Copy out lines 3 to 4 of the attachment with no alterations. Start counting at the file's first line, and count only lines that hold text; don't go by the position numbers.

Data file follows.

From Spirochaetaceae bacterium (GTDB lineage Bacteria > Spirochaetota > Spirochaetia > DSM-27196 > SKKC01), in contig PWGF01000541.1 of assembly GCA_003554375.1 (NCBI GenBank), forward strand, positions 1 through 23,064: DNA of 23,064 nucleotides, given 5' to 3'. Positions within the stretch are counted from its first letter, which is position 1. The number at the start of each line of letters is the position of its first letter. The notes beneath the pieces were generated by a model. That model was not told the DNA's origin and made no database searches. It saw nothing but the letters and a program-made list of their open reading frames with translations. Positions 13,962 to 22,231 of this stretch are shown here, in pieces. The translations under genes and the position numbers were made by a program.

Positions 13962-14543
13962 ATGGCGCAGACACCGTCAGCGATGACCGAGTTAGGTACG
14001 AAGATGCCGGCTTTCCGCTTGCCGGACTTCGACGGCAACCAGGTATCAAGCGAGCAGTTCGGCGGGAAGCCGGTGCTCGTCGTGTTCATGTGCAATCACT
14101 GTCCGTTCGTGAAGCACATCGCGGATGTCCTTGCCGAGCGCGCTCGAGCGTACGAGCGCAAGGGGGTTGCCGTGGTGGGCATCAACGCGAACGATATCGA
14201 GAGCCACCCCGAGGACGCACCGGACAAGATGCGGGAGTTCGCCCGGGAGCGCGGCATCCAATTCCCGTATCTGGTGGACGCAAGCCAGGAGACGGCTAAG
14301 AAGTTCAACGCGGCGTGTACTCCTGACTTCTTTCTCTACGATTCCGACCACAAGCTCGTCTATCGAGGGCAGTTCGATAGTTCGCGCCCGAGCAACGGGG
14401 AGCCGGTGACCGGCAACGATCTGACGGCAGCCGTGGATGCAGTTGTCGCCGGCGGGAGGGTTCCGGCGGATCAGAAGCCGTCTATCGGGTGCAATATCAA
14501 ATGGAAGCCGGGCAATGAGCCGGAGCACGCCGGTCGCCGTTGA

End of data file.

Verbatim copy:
13962 ATGGCGCAGACACCGTCAGCGATGACCGAGTTAGGTACG
14001 AAGATGCCGGCTTTCCGCTTGCCGGACTTCGACGGCAACCAGGTATCAAGCGAGCAGTTCGGCGGGAAGCCGGTGCTCGTCGTGTTCATGTGCAATCACT